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Planet of the Apes among new comic reviews 

Planet of the Apes No. 4

Published by Boom! Studios. Written by Daryl Gregory. Art by Carlos Magno.

Another week, another big-ass stack of comics. Here's a look at a few things I liked — and didn't like:

Planet of the Apes No. 4: I can't remember if I've already recommended this series, but you should definitely be picking it up. And, yes, I'm as surprised as anyone else that a comic about a franchise that I'm pretty tired of could be this good. But Planet of the Apes really delivers a surprisingly satisfying read — sort of a science fiction meets espionage/political thriller tale. And the art, by Carlos Magno, is a real treat ... incredibly detailed but clean and stylized. Good stuff.

X-Men: Schism No 3: As much as I wanted to dislike this series, I'm finding myself digging it more and more each issue. Writer Jason Aaron doesn't really excel at coming up with brand-new ideas, but he does have a talent for injecting new life into old concepts. The premise of this limited series is logical and engaging, and I'm really interested to see where the X-Men franchise is going after the comic concludes.

X-Factor No. 224: In another section of the "X" universe, I wasn't thrilled with the latest issue of X-Factor. Last month, writer Peter David really had a dramatic tale going — with the impending birth a magic/mutant hybrid baby — but he seems to have squandered all that potential this time around. I haven't been a regular reader of this series ... and it looks like I won't be following it in the future.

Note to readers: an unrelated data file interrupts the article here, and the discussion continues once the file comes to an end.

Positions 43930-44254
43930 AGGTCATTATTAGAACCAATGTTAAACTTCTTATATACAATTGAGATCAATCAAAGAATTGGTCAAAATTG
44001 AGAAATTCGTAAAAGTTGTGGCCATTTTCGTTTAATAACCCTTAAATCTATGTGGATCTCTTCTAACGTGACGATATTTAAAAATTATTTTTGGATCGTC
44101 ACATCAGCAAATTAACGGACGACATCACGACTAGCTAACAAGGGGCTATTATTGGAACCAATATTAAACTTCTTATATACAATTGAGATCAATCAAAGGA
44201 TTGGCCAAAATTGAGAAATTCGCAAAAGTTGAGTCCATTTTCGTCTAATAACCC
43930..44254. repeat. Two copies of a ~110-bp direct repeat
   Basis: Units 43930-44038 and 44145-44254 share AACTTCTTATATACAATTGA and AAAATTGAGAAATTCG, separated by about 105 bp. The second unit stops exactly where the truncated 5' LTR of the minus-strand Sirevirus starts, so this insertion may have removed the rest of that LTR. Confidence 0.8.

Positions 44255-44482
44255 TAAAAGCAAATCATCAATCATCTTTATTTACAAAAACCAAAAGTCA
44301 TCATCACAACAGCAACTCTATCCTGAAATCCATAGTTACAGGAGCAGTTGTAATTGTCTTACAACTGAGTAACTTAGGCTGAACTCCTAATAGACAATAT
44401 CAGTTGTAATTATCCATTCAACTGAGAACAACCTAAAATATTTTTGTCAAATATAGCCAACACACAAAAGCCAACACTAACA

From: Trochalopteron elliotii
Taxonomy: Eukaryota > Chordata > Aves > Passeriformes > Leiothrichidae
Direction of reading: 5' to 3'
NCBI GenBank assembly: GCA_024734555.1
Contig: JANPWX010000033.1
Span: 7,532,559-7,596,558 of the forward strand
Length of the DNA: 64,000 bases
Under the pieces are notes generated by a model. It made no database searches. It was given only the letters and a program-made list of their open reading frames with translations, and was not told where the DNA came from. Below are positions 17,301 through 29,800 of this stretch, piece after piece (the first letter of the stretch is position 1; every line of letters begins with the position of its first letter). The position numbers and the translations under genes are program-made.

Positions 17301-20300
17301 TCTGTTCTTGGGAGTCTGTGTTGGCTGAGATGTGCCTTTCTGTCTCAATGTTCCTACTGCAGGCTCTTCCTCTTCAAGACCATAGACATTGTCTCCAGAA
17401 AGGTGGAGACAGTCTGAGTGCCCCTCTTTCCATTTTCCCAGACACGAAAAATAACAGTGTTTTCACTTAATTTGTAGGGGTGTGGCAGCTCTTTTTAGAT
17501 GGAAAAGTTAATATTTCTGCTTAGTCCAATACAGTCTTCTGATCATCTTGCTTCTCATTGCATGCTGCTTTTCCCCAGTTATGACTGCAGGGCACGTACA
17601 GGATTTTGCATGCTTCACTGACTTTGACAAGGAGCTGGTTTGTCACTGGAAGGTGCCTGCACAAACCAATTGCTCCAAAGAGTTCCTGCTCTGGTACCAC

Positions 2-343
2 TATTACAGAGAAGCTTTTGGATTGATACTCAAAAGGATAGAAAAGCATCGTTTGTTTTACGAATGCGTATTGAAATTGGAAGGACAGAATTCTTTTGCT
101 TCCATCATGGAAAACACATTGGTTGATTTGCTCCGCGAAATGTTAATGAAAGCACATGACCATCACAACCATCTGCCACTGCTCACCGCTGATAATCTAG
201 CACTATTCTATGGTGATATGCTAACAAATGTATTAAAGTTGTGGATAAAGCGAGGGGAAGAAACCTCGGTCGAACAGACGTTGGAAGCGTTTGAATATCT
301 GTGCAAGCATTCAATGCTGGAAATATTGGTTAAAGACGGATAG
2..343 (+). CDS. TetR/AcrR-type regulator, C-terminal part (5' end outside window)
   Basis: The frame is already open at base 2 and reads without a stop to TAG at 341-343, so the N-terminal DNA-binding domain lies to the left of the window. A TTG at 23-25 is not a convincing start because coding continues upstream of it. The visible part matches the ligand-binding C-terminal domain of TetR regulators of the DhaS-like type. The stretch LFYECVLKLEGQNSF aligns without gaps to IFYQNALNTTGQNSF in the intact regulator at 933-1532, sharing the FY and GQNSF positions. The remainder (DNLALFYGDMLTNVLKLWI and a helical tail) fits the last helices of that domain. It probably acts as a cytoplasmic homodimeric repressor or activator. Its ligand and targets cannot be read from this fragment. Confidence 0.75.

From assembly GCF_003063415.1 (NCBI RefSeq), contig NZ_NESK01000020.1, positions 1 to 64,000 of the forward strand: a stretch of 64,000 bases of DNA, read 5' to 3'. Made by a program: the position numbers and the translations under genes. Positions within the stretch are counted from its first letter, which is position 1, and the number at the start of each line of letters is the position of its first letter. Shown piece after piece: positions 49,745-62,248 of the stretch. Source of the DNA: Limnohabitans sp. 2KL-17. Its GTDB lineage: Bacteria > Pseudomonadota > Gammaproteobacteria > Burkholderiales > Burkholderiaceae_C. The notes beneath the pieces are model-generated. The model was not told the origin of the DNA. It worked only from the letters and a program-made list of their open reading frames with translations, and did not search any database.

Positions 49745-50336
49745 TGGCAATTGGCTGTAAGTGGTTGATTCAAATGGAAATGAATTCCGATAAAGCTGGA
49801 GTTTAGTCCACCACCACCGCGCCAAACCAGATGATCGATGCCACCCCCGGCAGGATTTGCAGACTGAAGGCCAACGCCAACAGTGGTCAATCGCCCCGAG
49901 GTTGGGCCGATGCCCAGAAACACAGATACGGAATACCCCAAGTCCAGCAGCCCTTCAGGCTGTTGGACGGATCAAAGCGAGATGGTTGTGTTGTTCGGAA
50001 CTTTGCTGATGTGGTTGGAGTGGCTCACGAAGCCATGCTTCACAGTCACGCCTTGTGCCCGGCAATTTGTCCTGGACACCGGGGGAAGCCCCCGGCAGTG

Conan: Road of Kings No. 7: Here's another book I haven't read in ages; luckily, legendary scribe Roy Thomas really delivered a classic Conan adventure. Even if you don't follow the comic every month, it's easy to jump into the story and sink your teeth into all the things that make this character so timeless. I'll definitely go back and try to scoop up the back issues and then follow the series on an issue-by-issue basis.

Shameless plug: In case you haven't heard, I recently launched a Kickstarter campaign to publish my own comic book — a book (which I'm writing) that's designed to address issues of gender and ethnic diversity in comics. Want more details? Follow this link:

Reviewed materials provided by Heroes Aren't Hard to Find:

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